Pillar Project — Case Study

Product Design
6 Days
Working files
Final Report → Final report for the Hypersprint
Collaborative Whiteboard → Online whiteboard with design concepts
Prototype Design → Prototype screens for the entire flow


Design Process

Design Goals

“Pillar will be the default choice for users looking for an open, decentralized alternative for personal data ownership, exchange and interaction with the decentralized economy. Pillar will be seen as one of the most friendly, first-time-user wallets and consequently, PLR token will be widely used as a meta-token and industry on-ramp.”

Currently Pillar seems almost too powerful for people to understand and use – it offers many solutions to problems people are not aware of they exist. By showing them the possibilities we were able to see which features resonate the most and can now see how to prioritize in order to achieve the long term goal. In short, the PLR token definitely has a lot of benefits and value, mostly due to reduced fees on the Pillar Network and its applications which need to be seen. Personal data ownership also seems to be an important topic but due to the amount of possibilities, most people are not yet beyond the point of trusting apps/companies with their data. Which is an inevitable step towards finding utility in self-governance of personal data. The concept can work very well in the future, but it needs to be re-prioritized and re-focused on the useful aspects people are interested in, in order to slowly, progressively guide them to the full spectrum of possibilities over time.

Design Challenges

1. Can we provide an example so people see the social and economic benefits of self-sovereignty?
Yes, but either to a small section of the population or by introducing it progressively over time.

Social benefits of self-sovereignty on the example of different personas seemed to be an interesting concept, but only applicable to a tiny portion of the population. It would fix a problem for certain people, rather than providing value directly. We can imagine multiple personalities make sense for some people at some point in the future, but it’s definitely less important than keeping their data private. The economic benefits are a similar issue and only apply to users with high-frequency wallet-to-wallet transactions.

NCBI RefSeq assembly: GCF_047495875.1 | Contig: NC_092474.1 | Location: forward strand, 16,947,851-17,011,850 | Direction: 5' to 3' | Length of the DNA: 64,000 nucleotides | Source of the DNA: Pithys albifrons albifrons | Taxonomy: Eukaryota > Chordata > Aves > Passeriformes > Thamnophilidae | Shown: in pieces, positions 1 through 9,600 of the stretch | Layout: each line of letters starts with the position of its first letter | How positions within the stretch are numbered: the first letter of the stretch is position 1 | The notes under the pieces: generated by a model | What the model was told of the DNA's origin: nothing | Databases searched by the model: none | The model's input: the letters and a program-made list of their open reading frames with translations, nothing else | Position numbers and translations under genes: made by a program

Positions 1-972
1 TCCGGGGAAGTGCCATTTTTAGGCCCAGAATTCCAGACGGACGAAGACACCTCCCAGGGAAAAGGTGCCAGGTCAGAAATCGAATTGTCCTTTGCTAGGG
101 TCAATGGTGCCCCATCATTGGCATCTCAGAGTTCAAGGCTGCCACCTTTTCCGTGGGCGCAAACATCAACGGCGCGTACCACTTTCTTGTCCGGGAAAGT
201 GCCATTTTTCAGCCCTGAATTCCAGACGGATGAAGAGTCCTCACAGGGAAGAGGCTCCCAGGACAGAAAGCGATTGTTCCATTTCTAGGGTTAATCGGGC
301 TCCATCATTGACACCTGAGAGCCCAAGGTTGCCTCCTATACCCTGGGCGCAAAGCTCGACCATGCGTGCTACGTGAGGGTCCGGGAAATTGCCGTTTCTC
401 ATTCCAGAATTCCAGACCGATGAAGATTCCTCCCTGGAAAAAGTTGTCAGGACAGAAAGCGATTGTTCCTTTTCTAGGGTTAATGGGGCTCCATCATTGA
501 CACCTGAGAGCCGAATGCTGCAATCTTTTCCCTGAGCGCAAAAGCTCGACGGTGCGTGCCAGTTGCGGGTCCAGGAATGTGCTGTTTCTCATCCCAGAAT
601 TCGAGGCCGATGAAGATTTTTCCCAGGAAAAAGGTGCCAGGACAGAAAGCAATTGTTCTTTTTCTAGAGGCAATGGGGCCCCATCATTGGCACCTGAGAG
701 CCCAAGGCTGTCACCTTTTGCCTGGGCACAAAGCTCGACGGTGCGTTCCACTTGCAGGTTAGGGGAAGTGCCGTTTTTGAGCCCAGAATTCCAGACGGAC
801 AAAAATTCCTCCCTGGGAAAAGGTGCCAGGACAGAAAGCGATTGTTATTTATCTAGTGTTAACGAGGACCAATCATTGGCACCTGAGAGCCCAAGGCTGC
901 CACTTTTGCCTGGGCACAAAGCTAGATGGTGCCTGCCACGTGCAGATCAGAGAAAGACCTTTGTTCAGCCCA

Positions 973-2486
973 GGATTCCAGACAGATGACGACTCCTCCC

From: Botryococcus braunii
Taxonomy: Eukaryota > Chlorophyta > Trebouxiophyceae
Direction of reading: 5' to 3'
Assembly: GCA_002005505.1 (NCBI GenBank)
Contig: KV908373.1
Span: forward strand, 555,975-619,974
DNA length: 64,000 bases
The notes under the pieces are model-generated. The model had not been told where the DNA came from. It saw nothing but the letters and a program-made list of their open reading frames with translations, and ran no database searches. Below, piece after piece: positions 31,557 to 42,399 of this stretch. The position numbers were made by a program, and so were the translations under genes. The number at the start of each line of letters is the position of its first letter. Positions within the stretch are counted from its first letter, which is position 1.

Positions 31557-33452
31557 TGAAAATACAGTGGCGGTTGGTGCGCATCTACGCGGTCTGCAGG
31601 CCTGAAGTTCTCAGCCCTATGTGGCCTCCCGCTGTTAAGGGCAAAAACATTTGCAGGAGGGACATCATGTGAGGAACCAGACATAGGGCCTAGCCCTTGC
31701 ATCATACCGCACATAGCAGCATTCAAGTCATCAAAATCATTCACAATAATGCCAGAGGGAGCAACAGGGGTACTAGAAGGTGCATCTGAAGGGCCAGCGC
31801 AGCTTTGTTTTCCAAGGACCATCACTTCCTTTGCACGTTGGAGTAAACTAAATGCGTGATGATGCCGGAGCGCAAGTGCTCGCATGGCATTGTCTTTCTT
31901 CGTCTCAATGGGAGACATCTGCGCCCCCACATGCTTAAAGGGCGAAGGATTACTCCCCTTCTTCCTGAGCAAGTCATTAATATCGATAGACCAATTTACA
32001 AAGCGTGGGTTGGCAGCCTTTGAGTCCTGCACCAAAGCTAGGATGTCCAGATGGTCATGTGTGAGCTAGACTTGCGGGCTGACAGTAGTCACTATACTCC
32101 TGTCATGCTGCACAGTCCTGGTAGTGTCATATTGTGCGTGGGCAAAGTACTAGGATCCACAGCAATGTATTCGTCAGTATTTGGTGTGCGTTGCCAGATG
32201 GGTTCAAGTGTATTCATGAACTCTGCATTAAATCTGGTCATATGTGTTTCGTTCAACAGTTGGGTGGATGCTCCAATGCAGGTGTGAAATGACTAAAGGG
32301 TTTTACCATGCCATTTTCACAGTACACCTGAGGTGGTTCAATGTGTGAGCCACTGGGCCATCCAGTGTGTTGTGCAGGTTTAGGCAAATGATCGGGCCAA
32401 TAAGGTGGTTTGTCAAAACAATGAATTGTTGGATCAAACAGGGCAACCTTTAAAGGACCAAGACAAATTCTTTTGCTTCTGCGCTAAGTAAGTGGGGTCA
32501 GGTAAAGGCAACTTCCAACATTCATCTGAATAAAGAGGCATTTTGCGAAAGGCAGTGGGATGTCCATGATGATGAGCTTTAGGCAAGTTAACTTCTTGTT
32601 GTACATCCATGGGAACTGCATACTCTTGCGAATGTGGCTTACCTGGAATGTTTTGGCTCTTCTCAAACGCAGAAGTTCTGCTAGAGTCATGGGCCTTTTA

Although it’s worth mentioning that people love the idea of monetizing their data, as long as it’s clear that they are 100% in control.

2. Can we demonstrate enough value of self-custody and/or self-sovereignty over a custodial service?
Yes, but only if we can educate people about how data is stored.

Currently, people are very aware of their data and keeping it safe. But instead of seeing different ways to keep it safe, most people are simply losing trust in the existing, centralized solutions. So far, Pillar only shows what most other apps show – it’s not clear, explained or mentioned that it’s decentralized and that there is no way anyone can know or use the information.

Explaining the technology or at least making sure users understand the difference between Pillar and e.g. Apple Pay would be immensely helpful. Ideally, there should be a use-case/feature which directly proves it.

3. Can we make sure PLR token has more utility and value than a stable coin for a new user?
Yes, but only if we show them more possibilities or target high-frequency “value-exchangers”.

A few testers in fact mentioned that the only utility for PLR they see is investment and speculation. At the same time, they were excited about the idea to utilize it in other ways (lending, trading data, sending lightning-fast and free transactions). One possible solution would be putting more focus on the actual use cases, i.e. showing different applications inside Pillar like in an app store, which utilize PLR.

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